Dr. Safren "has worked with a lot of gay men, and most have a large community of people. But some of these folks, even the gay men, are still living at home, with their family, who they haven't told, so they're very isolated. They appreciated time just to be able to tell us a little about themselves and their families, and for us to make a connection with them," Dr. Simoni said.
Instead of focusing on individual needs and wants, the adapted CBT-AD focused more on spirituality and family.
"Western messages tend to stress the individual. You deserve it, you're worth it, do it for yourself; these don't resonate as well in a more collectivist culture. For Latinos, the message was more about being strong for your family...; we changed the original focus of the therapy," Dr. Simoni said.
Study Design and Results
At baseline, after the 6-month intervention (postintervention), and 9 months later, study participants — including men, women, gay men, and seniors — were assessed for adherence using a 7-day visual analog scale and 2-week electronic data monitoring.
The researchers found that from baseline to postintervention, the culturally adapted intervention improved both self-reported adherence and adherence measured by electronic drug monitoring.
For self-reported adherence, the postintervention odds ratio [OR] was 3.43 (P = .001); for adherence measured by electronic drug monitoring, the OR was 3.92 (P = .03).
This improvement was maintained at 9-month follow-up for self-reported adherence (OR, 2.11; P = .08) and for adherence measured by electronic drug monitoring (OR, 3.23; P = .22).
Depressive symptoms also improved with the culturally adapted intervention on the self-reported Beck Depression Inventory (BDI) and on the clinician-administered Montgomery–Åsberg Depression Rating Scale (MADRS).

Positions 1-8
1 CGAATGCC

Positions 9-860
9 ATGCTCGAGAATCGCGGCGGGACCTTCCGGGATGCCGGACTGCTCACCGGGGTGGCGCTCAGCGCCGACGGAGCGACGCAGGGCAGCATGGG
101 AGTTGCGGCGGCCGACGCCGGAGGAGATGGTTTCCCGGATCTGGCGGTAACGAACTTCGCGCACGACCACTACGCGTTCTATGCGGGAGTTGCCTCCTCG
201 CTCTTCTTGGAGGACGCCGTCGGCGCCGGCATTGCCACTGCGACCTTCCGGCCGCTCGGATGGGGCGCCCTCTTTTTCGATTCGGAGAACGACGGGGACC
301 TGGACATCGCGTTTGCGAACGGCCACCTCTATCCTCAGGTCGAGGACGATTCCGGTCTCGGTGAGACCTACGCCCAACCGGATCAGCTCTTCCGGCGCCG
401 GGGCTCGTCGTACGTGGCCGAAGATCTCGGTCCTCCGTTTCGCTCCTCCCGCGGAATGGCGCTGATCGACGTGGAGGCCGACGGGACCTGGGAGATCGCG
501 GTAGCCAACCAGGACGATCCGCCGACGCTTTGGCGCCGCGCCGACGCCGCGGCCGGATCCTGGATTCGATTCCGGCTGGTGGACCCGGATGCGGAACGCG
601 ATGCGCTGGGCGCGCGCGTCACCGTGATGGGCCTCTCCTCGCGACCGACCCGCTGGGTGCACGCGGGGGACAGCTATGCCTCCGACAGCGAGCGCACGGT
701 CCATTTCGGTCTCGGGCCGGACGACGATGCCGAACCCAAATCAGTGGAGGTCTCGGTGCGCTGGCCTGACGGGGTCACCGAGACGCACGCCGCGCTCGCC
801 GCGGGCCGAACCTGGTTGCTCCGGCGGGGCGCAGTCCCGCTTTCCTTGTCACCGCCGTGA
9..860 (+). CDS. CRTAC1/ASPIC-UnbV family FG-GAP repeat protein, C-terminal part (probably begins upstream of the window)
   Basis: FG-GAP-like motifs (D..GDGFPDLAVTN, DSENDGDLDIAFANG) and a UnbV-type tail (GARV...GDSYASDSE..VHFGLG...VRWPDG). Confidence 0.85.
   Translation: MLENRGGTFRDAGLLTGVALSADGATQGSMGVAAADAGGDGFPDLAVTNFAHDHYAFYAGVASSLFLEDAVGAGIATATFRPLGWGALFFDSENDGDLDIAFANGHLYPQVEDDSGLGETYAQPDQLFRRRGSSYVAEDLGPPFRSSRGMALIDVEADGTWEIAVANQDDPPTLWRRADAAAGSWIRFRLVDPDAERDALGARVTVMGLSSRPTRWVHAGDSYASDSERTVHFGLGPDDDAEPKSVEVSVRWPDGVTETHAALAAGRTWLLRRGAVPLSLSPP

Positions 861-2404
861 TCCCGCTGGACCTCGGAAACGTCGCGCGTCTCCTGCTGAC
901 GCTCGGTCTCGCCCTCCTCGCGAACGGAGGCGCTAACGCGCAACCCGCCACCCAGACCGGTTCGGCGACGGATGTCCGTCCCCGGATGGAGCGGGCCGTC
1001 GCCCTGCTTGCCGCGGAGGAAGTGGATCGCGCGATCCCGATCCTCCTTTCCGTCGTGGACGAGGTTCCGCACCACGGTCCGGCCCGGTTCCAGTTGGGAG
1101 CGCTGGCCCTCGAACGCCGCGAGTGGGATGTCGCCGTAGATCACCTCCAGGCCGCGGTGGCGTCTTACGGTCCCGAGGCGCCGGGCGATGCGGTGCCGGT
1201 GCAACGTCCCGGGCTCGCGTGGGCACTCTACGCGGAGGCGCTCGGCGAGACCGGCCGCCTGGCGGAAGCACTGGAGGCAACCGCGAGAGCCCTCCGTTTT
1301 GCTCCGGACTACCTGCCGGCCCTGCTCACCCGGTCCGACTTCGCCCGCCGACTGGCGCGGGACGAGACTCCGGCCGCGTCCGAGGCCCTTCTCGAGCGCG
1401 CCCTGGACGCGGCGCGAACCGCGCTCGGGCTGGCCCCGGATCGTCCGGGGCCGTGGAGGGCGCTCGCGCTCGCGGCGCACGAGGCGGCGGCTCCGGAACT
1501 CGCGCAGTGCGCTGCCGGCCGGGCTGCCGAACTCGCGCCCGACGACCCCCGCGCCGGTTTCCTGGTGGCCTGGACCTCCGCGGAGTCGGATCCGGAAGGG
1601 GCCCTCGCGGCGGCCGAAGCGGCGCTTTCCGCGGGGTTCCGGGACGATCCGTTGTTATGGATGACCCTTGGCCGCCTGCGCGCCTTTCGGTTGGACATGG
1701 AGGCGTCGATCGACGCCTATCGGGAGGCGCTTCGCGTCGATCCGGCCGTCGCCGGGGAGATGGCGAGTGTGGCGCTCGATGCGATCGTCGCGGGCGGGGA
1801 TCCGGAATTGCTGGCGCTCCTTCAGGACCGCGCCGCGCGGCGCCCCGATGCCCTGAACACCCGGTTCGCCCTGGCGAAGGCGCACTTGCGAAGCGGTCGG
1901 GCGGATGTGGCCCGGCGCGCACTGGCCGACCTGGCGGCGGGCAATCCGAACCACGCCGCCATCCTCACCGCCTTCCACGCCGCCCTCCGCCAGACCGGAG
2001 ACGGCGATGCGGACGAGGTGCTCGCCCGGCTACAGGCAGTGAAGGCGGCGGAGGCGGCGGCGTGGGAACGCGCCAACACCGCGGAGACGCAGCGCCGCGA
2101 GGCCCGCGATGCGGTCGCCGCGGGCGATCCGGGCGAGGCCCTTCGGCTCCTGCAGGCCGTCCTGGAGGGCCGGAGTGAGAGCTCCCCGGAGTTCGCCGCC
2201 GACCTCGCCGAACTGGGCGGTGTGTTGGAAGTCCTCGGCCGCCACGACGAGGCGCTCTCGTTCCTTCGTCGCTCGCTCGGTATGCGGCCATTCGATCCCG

On the BDI, the average decrease from baseline to postintervention was 3.64 (P = .05); at 9 months it was 4.80 (P = .01). On the MADRS, the average decrease from baseline to postintervention was 5.14 (P = .14); at 9 months it was 1.41 (P = .68).
There was improvement in CD4 cell count from baseline to postintervention (69.45 cells/mm3; P = .07); however, this improvement did not remain significant at the 9-month follow-up (25.71 cells/mm3; P = .89).
There were negligible effects on viral load, possibly because of ceiling effects, Dr. Simoni reported.
"We think this small pilot study of culturally adapted CBT-AD warrants further evaluation in this population," she said.
Culturally Appropriate Interventions Critical
"Cultural adequacy is a critical element of interventions intended to improve adherence," Rafael Maizín, MD, MPH, senior advisor on HIV, TB, and hepatitis at the Pan American Health Organization, in Washington, DC, told Medscape Medical News.
"The development of culturally appropriate interventions entails more than the translation of a successful one from one language to another. Knowing the beliefs, aspirations, and perceptions of health and wellbeing of a given population or group should be a requisite when adapting interventions," said Dr. Maizín, who was not part of the study.
Dr. Simoni and Dr. Maizín have disclosed no relevant financial relationships.
7th International Conference on HIV Treatment and Prevention Adherence: Abstract 80064. Presented June 5, 2012.
Medscape Medical News © 2012 WebMD, LLC
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Cite this: Culturally Adapted CBT Reaches Depressed HIV-Positive Hispanics - Medscape - Jun 08, 2012.